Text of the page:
CORPUS CHRISTI, Texas — At the beginning of the semester, Texas A&M - Corpus Christi unveiled their new self-driving bus on campus. Here’s why it's no longer running.
Texas A&M Corpus Christi is hitting the brakes on its brand-new self-driving vehicle.
Almost exactly a month after they rolled out the autonomous bus on the TAMU-CC campus, it's being suspended for safety reasons.
Easy Mile the maker of ‘The Surge’, the self-driving shuttle, has stopped using all autonomous shuttles like this one across the entire country.
This comes after a passenger fell from their seat during a braking incident in Columbus, Ohio.
“The safety measures have to be there for something remote like this,” said Katlin Walden, a student at TAMU-CC.
Students say they enjoy having ‘The Surge’, but now they're more careful while going around campus since the self-driving bus is there.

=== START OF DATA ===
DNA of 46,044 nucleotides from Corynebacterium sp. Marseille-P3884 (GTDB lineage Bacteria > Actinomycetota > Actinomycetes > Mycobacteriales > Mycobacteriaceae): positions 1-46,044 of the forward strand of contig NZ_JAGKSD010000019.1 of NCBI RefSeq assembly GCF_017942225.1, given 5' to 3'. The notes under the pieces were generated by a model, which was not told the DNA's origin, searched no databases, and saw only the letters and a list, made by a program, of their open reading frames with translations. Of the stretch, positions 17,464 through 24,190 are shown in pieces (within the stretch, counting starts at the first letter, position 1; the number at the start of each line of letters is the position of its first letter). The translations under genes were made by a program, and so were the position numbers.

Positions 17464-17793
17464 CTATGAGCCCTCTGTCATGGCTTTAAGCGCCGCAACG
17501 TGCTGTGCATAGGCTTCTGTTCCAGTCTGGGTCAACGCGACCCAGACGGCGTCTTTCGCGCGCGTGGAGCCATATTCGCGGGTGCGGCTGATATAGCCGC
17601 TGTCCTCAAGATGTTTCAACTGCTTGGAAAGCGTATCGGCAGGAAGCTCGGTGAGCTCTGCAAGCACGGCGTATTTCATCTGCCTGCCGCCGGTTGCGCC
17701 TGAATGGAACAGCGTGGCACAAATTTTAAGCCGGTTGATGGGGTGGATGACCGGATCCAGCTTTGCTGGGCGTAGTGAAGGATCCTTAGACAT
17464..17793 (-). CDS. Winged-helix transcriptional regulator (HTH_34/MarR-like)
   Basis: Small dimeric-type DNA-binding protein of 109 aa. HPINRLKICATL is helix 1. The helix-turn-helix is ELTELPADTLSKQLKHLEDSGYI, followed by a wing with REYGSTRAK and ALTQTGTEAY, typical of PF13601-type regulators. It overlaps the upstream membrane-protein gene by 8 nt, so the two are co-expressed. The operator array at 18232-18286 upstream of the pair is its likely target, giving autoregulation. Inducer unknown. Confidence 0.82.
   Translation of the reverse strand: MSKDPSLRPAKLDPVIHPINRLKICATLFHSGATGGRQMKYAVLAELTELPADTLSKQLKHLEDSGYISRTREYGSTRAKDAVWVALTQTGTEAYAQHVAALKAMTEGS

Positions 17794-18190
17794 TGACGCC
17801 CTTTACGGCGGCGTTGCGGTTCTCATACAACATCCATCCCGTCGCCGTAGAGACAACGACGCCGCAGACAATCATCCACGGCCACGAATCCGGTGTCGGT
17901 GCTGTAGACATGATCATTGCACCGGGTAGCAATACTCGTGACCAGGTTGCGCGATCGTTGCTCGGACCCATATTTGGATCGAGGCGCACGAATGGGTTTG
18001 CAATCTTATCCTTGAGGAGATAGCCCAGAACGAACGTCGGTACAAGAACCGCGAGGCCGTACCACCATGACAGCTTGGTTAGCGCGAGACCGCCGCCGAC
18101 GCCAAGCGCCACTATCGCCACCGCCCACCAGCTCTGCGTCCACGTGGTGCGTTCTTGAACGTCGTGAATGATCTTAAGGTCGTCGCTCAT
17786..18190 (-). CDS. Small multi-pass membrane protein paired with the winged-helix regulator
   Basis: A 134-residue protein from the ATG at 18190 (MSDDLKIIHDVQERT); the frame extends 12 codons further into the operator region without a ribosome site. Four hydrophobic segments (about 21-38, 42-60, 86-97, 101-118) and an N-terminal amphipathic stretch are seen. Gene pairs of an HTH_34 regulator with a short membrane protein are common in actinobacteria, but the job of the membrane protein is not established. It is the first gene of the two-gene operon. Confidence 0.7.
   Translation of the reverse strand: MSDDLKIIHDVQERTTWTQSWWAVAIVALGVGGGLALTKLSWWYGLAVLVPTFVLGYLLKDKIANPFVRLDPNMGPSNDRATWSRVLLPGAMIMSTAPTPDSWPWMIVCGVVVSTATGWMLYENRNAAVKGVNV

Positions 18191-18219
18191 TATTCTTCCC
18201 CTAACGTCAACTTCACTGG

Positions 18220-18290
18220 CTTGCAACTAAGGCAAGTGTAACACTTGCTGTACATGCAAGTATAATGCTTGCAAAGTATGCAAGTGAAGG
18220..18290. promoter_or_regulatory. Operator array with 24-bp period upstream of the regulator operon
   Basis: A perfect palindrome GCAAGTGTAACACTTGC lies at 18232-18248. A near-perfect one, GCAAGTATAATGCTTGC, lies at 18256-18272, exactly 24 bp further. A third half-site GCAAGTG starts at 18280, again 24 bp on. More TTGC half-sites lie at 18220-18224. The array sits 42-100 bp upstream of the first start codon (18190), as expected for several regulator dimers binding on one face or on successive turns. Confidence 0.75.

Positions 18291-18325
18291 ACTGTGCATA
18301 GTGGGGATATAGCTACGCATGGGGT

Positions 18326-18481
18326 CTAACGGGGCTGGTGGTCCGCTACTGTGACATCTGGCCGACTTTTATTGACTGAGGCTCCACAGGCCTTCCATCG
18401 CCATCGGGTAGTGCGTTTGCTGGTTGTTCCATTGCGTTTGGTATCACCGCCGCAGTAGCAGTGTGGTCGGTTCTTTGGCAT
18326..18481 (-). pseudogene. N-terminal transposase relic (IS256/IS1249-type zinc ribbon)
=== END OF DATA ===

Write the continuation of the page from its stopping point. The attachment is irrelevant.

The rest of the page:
“I drive my friend around to the same route that the bus takes across the crosswalk and I always kind of stay a further distance from other vehicles and especially that bus if I see it,” said Walden.
The Corpus Christi Regional Transportation Authority, which helped bring the shuttle to Corpus Christi, says it's waiting for the National Highway Traffic Safety Administration to investigate the incident.
The investigation will determine if ‘The Surge’ can return to campus and continue to shuttle students around.
“Most of that stuff they try to make sure they shut it down, even though it wasn't something that happened here, just to make sure it was going to be safe for everybody,” said Hunter Nail, student.
Easy Mile says they are working with “partners and the National Highway Traffic Safety Administration to be back in passenger service as soon as possible.”